KABUL - Afghanistan's Independent Election Commission (IEC) Monday sought to address the backlash over its decision to use the old voter registration system and voting cards, saying that it had no other choice but to bow to the government's demands.
After repeatedly pushing for new voter registration and voting cards, the IEC caved last week to pressure from the government, revealing that it will use the old system and cards in next year's presidential election.
Previously, the IEC had argued that the old system will pave the way for fraudulent voting.
"If our previous plans were accepted, as we promised, we could guarantee the transparency of the election but we didn't have any other alternative," IEC chief Fazil Ahmad Manawi told TOLOnews.
"We have some other measures that can guarantee transparency, but one thing is clear: we cannot implement our programs [as we want] and we don't want to be fighting with the government. We want go forward in harmony and the election should be held in a transparent environment," he added.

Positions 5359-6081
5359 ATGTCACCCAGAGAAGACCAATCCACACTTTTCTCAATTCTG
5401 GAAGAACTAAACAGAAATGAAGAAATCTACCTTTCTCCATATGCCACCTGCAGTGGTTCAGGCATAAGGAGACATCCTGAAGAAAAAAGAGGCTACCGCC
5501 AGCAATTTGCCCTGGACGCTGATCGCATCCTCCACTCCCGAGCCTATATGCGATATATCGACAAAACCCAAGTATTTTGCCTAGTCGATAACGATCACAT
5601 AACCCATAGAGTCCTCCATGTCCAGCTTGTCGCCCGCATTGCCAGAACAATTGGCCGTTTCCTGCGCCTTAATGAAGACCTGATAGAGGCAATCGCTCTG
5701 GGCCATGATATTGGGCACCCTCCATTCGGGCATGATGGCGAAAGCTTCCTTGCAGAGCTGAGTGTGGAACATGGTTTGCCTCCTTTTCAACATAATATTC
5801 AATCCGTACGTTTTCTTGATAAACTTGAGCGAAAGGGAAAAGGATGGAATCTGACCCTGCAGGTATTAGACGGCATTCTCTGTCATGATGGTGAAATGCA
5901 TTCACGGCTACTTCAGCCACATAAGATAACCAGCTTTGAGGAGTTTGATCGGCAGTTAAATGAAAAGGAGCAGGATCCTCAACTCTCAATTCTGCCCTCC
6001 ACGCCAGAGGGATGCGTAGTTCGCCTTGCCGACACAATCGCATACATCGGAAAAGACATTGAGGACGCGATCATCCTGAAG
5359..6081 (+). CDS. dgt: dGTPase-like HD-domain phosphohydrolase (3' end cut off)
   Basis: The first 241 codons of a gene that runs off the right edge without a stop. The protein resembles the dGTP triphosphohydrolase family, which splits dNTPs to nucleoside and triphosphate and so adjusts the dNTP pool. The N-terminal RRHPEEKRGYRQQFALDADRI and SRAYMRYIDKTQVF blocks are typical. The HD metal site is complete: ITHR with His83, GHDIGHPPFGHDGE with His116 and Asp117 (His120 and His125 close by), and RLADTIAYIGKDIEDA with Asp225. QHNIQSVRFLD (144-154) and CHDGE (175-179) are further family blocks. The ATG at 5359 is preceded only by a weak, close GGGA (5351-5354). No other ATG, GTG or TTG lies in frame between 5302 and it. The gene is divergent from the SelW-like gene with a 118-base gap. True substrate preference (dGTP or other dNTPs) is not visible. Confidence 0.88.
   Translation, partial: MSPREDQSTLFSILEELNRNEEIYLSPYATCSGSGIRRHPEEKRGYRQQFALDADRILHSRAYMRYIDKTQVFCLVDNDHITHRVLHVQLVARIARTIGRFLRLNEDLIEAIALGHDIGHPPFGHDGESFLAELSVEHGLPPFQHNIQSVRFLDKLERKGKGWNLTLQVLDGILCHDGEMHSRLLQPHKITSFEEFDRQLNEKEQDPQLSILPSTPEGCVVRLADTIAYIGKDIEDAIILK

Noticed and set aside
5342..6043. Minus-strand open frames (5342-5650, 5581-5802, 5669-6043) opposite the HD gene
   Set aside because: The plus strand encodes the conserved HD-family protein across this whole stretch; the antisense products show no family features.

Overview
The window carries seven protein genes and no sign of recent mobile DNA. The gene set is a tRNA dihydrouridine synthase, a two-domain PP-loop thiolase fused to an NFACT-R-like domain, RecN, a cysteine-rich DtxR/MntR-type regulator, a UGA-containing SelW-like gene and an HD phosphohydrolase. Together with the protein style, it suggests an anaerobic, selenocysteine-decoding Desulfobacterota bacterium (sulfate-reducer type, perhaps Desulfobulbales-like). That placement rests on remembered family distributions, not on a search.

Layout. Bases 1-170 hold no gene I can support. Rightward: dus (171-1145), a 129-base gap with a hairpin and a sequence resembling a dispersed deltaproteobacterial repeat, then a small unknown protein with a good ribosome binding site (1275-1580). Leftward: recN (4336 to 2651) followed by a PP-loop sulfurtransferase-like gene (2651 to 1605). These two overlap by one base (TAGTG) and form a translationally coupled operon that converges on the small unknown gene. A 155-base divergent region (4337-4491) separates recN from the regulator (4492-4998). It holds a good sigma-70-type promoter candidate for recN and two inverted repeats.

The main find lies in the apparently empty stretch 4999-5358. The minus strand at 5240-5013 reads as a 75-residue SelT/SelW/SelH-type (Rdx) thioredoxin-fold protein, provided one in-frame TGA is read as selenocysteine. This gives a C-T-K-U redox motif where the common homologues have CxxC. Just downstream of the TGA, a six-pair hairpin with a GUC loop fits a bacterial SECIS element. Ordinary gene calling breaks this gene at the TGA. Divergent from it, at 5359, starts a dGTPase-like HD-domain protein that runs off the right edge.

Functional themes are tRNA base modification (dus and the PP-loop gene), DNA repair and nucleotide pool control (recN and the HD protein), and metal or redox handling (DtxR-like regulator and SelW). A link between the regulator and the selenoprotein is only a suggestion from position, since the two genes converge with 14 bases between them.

Manawi dismissed rumors that he was not part of the IEC decision to declare the old voting cards will be valid.
"This is an institution and as a institution, it decided. I was on a trip [abroad] but all the matters were discussed with me and there was nothing done in opposition in my absence," he said.
President Hamid Karzai last fortnight spoke out against the IEC demand for a new voter registration saying there was not enough budget – and possibly not enough time – to implement the plan.
The draft election law has also been stalled since lawmakers and senators differed over the presence of international commissioners on the board of the Electoral Complaints Commission. (Tolo News)